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Mannarasala Shri Nagaraja Temple

Dedicated to the “Snake God” i.e. Nagaraja is a temple located in the state of Kerala known as “Mannarasala Shri Nagraja”. This temple which is supposed to possess over “30,000 images” of snakes is situated in a town called Haripad in the Alappuzha. Apparently, the origin of this temple is closely linked to Lord Parshuram, the sixth avatar of Vishnu and supposedly the creator of Kerala. Furthermore, this temple is known to be visited by women struggling with fertility issues. In addition, this temple is also known to possess a special “type” of turmeric powder that is said to have medicinal properties.

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a. Best time to visit Mannarasala Shri Nagraja Temple

The ideal time to visit this temple is during the winter season from November to February when the climate is pleasant and the temperature ranges from a maximum of 32 degree Celsius to a minimum of 17 degree Celsius.

b. How to reach  Mannarasala Shri Nagraja Temple

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Mannarasala Shri Nagaraja Temple Map

1. By train:

The closest railway station is located in Alappuzha itself. The Alappuzha Railway Station is well connected to major cities in the country.

2. By road:

If you intend to drive to this temple the ideal starting points would be Kottayam, Ernakulum, Thrissur and Kochi.

  • Via Kottayam:

There are three routes from Kottayam to this temple, and they are via NH183, via Kollam-Theni Highway, and via Thengana Thiruvanchoor Road.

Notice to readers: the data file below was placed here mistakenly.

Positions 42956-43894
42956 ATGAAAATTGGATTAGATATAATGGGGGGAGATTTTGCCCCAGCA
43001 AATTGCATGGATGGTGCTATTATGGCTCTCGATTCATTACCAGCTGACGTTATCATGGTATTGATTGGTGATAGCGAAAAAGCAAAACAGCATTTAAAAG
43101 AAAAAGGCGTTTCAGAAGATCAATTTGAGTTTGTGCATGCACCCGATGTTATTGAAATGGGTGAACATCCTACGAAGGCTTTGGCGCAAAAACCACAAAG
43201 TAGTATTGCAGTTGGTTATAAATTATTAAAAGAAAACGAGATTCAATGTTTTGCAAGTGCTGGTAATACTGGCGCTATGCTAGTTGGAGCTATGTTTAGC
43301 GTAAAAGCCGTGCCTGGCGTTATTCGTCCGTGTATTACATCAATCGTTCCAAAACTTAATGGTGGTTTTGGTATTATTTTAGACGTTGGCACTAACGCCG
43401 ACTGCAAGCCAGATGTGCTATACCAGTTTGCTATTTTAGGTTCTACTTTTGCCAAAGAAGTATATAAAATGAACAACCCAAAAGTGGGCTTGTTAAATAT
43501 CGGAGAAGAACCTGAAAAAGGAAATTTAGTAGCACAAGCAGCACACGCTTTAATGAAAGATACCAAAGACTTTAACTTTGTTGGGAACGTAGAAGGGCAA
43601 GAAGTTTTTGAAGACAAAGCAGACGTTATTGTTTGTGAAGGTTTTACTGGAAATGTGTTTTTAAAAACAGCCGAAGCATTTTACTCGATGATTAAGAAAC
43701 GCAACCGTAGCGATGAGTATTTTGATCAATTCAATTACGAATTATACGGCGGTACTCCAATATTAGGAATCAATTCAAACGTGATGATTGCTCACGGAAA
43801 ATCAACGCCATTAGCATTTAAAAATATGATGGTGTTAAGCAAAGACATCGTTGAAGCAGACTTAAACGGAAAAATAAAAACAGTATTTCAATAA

• Via Ernakulam:

There are two routes from Ernakulam to this temple, and they are via NH66 and via NH183.

  • Via Thrissur:

There are three routes from Thrissur to this temple, and they are via NH544 and NH66 and via NH66 and NH544.

  • Via Kochi:

There are two routes from Kochi to this temple, and they are via NH66 and via NH183.

3. By air:

The nearest airport is located in Kochi. The Kochi International Airport is well connected to major cities in the country as well as to international destinations.

c. Religious significance of the Mannarasala Shri Najraja Temple

According to a myth Lord Parshurama, the sixth avatar of Lord Vishnu threw an axe given to him by Lord Shiva into the sea to reclaim the land and gift it to the Brahmins. It was this reclaimed land that became known as “Kerala”. Unfortunately this land due to the “saline” nature of the soil was not habitable. The fact that the soil was found to be saline disappointed Parshurama, as a result of which he undertake severe penance to appease Lord Shiva. Impressed with his devotion Shiva replied that the only possible way to remove the salinity from the soil would be via a large scale application of the snake poison, which can only be possible by appeasing Lord Nagaraja i.e, the King of Snakes. In response Parshurama very humbly prostrated before Lord Nagaraja asking him for help. Nagaraja then on seeing the devotion of Parshurama granted him his wish and spread snake poison throughout the land which resulted in desalination. Happy with Nagaraja’s response Parshurama then asked him to bless the land forever which he did readily.  It was then that Parshurama constructed a “Thirthasthala” i.e. Hall pilgrimage for Nagaraja and filled it with Mandara trees which later became known as “Mannarasala”.

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